Think of your core as the connector or master link on a chain. They springboard the power you’ve generated in your lower body into the delivery system of your upper body, ending at your fist. This is a great highlight of the complexity of a punch when it’s broken down and evaluated at a micro level. Without a good base, or balance your body weight won’t shift efficiently and your hips won’t pivot properly. The chain of energy traveling from your feet to your fist is in affect, broken or inefficient. Your abs and lower back play a role in strengthening and maximizing your cores efficiency.
Simple, effective, and essential workouts we can do to improve our core.
Really a must do exercise I hope is already in your program. If not please add it and get in the habit of doing planks as often as you can.
Planks help strengthen your abs, lower back, shoulders, neck and are just a great overall workout to do. They are also a benefit in improving posture and balance.
The Dead Bug
The dead bug is another great exercise for strengthening your core and improving core stability.
As discussed, the energy to deliver a powerful strike begins at the balls of your feet and is released at the end of your fist. It’s often surprising but your arms are really just a conduit for the delivery of energy that the rest of your body created. Time focused on strengthening your arms in regards to delivering a stronger punch could be better utilized for training in other areas of your game.
The effort on your arms should be focused on developing speed and endurance as we now know power is generated from our lower body. Important but to a much lesser extent than your lower body, the shoulders and the upper back play a role in providing power to your punch.
A Couple Workouts You Can Add For Upper Body
Lat Pull Down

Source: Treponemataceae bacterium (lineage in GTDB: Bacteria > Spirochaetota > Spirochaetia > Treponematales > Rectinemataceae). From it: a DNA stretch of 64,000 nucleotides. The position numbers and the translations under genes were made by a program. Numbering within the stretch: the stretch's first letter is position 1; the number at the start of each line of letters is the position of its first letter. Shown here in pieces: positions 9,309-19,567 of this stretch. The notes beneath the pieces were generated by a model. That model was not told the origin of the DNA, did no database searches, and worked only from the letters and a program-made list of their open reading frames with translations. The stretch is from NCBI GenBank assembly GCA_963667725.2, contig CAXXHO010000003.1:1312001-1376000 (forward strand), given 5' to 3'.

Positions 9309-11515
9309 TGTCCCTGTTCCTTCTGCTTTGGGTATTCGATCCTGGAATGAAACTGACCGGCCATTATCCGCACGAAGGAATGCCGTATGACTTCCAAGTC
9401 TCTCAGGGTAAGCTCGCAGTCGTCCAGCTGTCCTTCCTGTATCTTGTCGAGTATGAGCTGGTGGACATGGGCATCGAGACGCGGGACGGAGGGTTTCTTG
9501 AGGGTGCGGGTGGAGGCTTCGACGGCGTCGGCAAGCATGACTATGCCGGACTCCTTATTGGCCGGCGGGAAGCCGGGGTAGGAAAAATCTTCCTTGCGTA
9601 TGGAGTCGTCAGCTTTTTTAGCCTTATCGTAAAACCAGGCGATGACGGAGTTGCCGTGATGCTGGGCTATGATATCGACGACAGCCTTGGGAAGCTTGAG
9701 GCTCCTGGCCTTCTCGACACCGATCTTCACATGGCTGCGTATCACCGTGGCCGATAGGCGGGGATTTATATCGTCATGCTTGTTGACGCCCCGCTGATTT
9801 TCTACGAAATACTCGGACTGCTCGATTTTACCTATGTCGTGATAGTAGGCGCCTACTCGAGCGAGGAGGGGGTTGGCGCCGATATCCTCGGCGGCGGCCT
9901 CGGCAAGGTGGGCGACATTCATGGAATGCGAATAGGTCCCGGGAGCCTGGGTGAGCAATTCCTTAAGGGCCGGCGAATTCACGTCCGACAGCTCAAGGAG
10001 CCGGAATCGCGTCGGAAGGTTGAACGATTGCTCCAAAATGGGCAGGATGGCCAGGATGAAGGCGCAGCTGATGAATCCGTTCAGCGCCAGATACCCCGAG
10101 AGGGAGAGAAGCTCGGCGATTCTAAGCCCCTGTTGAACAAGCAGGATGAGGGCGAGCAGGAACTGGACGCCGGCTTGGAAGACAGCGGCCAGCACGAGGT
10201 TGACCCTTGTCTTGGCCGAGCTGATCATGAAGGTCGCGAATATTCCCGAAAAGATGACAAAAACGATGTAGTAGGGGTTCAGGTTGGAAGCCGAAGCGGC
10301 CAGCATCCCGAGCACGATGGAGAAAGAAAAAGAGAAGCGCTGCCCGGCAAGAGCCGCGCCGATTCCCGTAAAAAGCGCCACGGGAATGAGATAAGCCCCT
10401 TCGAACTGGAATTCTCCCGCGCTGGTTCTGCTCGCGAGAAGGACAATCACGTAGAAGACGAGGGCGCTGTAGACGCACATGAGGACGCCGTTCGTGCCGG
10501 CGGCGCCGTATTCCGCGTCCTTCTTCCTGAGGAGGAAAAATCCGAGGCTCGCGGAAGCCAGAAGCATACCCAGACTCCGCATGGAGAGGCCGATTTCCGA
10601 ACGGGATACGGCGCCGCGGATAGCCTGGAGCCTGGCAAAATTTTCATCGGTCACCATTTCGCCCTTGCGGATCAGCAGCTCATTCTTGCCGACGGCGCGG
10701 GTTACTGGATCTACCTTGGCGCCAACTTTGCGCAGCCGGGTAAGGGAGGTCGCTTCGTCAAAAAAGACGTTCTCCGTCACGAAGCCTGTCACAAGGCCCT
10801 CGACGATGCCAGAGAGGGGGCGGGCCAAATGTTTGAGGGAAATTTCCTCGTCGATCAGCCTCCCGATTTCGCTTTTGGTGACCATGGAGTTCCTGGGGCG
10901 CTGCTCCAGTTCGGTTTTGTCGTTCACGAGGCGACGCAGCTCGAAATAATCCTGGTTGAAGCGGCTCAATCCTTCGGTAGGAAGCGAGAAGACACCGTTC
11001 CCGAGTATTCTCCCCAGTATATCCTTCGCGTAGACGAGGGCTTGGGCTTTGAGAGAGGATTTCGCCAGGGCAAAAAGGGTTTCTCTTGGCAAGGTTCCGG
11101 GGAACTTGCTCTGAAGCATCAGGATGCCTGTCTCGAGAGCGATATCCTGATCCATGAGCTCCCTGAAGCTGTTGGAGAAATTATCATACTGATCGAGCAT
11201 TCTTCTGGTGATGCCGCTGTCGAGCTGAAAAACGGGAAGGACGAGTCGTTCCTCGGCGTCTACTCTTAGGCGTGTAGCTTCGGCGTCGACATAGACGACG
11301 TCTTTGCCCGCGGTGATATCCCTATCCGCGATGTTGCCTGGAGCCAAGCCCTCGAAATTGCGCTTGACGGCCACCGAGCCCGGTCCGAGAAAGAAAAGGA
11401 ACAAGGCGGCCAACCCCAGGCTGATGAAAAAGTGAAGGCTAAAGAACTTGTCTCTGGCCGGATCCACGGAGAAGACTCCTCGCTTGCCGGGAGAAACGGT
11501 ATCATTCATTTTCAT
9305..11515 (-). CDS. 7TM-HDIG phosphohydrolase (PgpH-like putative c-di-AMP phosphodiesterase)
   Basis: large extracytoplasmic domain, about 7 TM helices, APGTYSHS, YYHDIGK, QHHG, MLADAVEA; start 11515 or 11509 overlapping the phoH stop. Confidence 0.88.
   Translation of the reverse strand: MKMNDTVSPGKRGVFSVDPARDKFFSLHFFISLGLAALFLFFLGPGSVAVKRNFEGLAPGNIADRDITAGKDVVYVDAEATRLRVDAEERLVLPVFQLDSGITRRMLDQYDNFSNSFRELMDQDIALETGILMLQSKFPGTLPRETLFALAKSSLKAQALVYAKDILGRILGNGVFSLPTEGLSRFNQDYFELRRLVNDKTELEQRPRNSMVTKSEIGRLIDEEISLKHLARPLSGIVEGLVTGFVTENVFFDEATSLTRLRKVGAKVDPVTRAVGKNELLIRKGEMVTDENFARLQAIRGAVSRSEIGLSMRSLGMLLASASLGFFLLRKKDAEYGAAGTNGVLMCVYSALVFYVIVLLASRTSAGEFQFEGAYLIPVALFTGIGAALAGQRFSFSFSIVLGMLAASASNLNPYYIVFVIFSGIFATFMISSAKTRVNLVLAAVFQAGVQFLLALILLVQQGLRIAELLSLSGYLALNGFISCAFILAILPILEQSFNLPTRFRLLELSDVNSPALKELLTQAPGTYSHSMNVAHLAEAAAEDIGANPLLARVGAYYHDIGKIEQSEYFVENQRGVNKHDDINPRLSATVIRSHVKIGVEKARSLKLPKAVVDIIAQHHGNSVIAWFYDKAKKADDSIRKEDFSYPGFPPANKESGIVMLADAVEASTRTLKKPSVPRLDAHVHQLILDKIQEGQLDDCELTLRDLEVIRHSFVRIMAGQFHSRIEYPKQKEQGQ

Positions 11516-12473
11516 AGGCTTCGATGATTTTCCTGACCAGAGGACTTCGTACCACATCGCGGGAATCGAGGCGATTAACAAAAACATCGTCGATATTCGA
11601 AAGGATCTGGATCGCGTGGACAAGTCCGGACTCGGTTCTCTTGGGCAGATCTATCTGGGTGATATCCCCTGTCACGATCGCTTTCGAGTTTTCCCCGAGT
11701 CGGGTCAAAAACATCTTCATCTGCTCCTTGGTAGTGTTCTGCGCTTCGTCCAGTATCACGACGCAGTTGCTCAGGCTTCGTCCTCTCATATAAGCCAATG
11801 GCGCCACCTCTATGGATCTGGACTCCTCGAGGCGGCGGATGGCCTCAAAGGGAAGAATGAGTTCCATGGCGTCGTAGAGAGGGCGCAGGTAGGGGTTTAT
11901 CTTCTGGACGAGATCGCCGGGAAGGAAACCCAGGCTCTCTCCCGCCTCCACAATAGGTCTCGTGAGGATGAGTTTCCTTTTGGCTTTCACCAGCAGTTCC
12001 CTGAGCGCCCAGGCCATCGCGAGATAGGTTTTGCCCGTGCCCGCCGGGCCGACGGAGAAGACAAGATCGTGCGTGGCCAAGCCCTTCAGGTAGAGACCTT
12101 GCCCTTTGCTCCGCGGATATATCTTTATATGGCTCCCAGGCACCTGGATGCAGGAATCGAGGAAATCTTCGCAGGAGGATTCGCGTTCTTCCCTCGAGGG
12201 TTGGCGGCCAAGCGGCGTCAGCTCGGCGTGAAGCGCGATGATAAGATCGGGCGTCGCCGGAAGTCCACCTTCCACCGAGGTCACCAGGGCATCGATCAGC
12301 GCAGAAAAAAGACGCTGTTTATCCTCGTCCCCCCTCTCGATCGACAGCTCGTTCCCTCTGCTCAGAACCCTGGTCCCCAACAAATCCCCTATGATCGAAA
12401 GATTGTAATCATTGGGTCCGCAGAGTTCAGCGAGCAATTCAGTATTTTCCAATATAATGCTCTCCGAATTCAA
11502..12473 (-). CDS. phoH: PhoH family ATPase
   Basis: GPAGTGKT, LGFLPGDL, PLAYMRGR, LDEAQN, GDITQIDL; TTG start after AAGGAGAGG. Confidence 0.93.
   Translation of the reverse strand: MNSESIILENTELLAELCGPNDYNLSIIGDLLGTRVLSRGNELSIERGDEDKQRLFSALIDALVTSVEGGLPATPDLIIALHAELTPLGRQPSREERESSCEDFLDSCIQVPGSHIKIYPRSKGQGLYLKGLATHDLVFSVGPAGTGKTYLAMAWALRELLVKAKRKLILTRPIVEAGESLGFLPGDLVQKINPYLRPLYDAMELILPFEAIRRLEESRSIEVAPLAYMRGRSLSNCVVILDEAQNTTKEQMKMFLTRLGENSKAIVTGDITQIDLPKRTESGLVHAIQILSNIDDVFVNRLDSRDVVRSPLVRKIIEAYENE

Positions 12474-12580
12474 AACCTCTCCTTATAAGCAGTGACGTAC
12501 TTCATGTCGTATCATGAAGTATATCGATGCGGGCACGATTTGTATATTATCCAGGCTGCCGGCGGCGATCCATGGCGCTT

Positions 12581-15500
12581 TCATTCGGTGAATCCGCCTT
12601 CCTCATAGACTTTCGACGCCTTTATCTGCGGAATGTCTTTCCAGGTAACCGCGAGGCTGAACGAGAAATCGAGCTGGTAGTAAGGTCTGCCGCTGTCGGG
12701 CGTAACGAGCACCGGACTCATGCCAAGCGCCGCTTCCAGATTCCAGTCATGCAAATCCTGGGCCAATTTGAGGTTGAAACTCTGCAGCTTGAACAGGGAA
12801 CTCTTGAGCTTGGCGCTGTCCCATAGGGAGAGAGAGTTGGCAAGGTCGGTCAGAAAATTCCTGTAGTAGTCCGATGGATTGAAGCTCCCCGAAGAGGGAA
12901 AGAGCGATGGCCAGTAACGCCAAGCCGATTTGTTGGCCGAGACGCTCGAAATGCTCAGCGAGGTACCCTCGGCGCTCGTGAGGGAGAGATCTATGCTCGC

Keep your head back and chest out while focusing on pulling down with your elbows and not your biceps. The lat pulldown is a compound workout that that trains multiple muscles. Primarily the lats of course and also several muscles in the rotator cuff.
A great old school standard workout that will never go away. Pull ups increase strength in your arms, back, core, and also help improve grip strength which I’ll talk about next.
One thing I have to mention, grip strength seems to play a role in hitting hard. I’ve never found any science to support this but consistently witnessed this and have heard this spoken often by fighters that I know are knowledgeable. I tend to believe that there is some correlation between a strong grip and punching hard.
Simple Routines You Can Do To Increase Grip Strength
As simple as it gets but very effective at increasing grip strength. As the name suggests, just grab two dumbbells and start walking!
Play With Your Grip
Try alternate ways to hold the dumbbells, or any alternate object with some weight on it. Be careful not to drop it on your foot!
I really hope this article helps in explaining the best exercise to increase punching power. Depending on your current program you can add these workouts in throughout your week or you can use this for a routine as one of your regular training days.
Special thanks to Calvin for demonstrating some of these workouts for us. Funny guy who is doing great work bridging together mental health and physical fitness for the betterment of our community. Follow him on Instagram: Loading.24.7
This Post Has 4 Comments
I would also like to thank Calvin for demonstrating (lol), but seriously, I enjoyed reading this article. Your analogy of baseball, hand-eye coordination was perfect for my understanding. Lately, I have been trying to get mentally disciplined to return to my fitness goals. I often use IG for motivation, so I will probably follow! Your article helped me realize some of the other benefits of my workouts, other than appearance goals. Thanks for the article.
~All the best
Thanks a lot Melissa, I’m glad the analogy worked for you.
All my fitness articles focus on functionality for better performance or healing/preventing chronic pain.
Looking and feeling good is just an added byproduct of staying consistent with a fitness program.
I hope you return to your fitness goals and best of luck.
You know this can create blisters on your inner Palms of your hands. Well I found that wrapping a rubber band around that inner part or even using a glove helps protect you from those aspects.
So, Play With Your Grip
Try alternate ways to hold the dumbbells, or any alternate object with some weight on it.
It truly does help.
To Your Success,
Yeah, working out your grip isn’t fun for most of us but it’s necessary.